Skip to navigation

Blog


Be sure to subscribe to our Blog to stay in tune with
the latest and greatest about Recruitment Process Outsourcing


Interview Questions that Reveal Everything

1 Star2 Stars3 Stars4 Stars5 Stars (No Ratings Yet)
Loading ... Loading ...

You have thirty minutes to gather all the information you need to make the perfect hire. You’re aware of the negative impact that a bad hire has on a company and you want to leave confident knowing you made the right decision. Where do you start? Our own John Younger offers up his top three interview questions that reveal everything about the candidate.

Read the Full Article

  • Excessive Interviews Kill Candidate Spirit

    July 3, 2013
    1 Star2 Stars3 Stars4 Stars5 Stars (No Ratings Yet)
    Loading ... Loading ...

    Whoever said you can’t have too much of a good thing never had to go to 17 interviews for a single position. That may sound excessive (and you’d be right to think so,) but it is common practice in certain companies to subject candidates to multiple rounds of interviews, even into the double digits. Dr. John Sullivan refers to this phenomenon as “Death by Interview”. No, nobody has died yet from being asked too many questions, but the pain is real. Forcing a candidate to come back over and over again to answer the same questions as they did in the previous round turns even the most cool-headed people on their ear. Dr. Sullivan says that excessive interviewing puts an unfair amount of stress on the candidate, especially those candidates who are already employed elsewhere. Though interviews are always going to be a bit nerve-racking to candidates, they should still be a somewhat pleasant experience. If your company requires the new blood to come in for 5 or more interviews, you should put on the brakes and try to empathize with your prospective employees. To read Dr. Sullivan’s report on Death By Interview, click the link below.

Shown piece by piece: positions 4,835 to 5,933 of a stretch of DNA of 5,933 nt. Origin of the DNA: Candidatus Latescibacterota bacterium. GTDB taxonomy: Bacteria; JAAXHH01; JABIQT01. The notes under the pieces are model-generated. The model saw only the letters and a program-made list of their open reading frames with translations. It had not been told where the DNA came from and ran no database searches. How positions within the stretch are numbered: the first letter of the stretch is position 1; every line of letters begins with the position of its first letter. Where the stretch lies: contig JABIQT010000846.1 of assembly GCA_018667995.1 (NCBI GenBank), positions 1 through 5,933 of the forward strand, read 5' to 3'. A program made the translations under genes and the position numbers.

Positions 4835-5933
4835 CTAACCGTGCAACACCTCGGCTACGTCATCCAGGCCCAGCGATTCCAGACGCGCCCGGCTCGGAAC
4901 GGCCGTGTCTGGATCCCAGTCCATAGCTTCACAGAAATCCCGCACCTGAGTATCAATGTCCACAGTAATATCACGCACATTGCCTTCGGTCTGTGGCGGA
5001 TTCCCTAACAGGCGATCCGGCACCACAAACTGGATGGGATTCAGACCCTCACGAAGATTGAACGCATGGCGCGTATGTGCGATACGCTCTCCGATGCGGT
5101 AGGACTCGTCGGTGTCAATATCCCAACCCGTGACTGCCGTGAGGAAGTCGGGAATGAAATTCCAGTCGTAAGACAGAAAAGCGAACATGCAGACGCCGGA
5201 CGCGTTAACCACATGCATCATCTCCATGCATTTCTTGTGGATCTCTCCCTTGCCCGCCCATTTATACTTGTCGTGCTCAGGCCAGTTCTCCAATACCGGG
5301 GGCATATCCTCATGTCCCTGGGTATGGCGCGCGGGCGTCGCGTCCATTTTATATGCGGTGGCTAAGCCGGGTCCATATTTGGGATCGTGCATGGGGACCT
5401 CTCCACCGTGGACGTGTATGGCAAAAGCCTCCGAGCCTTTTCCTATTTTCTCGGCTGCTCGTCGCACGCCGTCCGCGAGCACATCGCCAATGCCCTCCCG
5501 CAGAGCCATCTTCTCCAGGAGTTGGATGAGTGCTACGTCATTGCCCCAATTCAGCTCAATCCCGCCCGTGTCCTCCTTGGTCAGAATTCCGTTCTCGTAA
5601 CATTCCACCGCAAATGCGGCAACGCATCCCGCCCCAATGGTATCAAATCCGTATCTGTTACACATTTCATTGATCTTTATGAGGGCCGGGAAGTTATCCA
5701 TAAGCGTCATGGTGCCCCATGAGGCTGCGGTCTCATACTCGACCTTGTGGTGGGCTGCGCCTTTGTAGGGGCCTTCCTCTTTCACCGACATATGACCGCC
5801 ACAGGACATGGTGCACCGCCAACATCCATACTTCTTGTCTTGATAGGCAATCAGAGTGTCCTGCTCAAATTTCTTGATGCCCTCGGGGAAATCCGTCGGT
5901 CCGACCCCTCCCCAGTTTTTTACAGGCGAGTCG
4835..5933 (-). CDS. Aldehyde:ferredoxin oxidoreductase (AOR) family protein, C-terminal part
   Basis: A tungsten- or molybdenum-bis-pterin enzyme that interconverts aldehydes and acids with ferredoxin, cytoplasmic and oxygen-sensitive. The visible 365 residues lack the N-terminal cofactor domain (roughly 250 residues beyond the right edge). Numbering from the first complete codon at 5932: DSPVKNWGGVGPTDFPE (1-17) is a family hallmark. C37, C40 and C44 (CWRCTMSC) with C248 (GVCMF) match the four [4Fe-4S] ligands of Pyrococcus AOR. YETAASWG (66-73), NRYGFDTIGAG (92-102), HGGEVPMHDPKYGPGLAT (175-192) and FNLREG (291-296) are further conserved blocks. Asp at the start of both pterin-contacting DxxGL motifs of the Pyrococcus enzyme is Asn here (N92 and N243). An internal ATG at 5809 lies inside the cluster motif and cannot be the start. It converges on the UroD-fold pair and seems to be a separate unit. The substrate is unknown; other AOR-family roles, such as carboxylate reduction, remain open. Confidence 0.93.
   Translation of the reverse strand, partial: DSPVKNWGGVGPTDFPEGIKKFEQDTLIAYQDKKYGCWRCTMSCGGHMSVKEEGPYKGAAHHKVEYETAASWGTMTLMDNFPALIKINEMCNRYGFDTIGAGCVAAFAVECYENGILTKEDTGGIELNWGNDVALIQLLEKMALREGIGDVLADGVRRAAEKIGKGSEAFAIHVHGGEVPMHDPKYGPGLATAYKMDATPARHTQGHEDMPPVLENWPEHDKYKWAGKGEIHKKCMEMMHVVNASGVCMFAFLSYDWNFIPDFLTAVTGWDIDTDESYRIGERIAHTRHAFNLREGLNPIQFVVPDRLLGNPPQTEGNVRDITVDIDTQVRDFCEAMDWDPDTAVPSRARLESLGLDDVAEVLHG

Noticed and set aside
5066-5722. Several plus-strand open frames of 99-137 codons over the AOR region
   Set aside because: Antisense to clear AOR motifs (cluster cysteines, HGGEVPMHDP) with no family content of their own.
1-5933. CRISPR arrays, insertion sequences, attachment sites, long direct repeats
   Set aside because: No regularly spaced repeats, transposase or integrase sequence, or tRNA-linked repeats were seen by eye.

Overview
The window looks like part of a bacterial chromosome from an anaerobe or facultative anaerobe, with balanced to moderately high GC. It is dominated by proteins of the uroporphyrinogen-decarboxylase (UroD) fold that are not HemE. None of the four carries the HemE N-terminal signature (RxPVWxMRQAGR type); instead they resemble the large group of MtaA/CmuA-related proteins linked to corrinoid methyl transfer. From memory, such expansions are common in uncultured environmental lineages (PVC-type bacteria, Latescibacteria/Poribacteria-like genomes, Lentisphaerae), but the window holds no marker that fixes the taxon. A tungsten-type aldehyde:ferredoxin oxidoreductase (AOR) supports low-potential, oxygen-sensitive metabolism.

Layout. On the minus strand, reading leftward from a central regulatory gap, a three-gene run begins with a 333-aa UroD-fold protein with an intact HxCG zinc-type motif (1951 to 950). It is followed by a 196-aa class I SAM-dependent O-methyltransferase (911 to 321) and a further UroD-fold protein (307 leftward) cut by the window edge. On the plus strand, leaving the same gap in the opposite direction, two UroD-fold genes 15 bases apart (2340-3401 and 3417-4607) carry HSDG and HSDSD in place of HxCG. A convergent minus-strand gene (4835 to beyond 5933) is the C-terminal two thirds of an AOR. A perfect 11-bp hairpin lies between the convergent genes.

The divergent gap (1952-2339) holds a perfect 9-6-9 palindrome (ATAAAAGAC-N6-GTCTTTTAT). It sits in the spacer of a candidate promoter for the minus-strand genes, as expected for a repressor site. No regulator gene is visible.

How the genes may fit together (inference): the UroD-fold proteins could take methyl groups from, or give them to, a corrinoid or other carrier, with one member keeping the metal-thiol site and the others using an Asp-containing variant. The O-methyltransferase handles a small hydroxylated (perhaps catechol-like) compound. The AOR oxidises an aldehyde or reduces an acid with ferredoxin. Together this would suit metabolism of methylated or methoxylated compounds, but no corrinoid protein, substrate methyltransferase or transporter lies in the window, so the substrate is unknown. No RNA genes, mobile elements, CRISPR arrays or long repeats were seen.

Read the Full Article

  • The Case For the Middle-Aged Unemployed

    July 2, 2013
    1 Star2 Stars3 Stars4 Stars5 Stars (No Ratings Yet)
    Loading ... Loading ...

    If age comes with wisdom, then why is it still so hard for middle aged people to bounce back from unemployment? A large chunk of the long-term unemployed in America (jobless in excess of 27 weeks) are those 55 and over. The conventional wisdom (or the stereotypes) that contribute to this phenomenon is that Baby Boomers don’t have the technical skills required in the modern workplace and are expensive to train. As in, you can’t teach an old dog new tricks. Though this perception of the middle-aged unemployed has hindered their economic progress, it’s not all bad for the generation of erstwhile flower children. According to an article from the Harvard Business review, the average age of entrepreneurs in industries like technology, medicine and aerospace is 40. There are actually twice as many entrepreneurs over the age of 50 as there are under 25. These statistics show that the middle-aged unemployed should not be discounted merely to cut corners on training. They have drive, something that can’t always be taught, and are hungry to prove themselves in today’s workplace. To read the article from the Harvard Business Review, click the link below.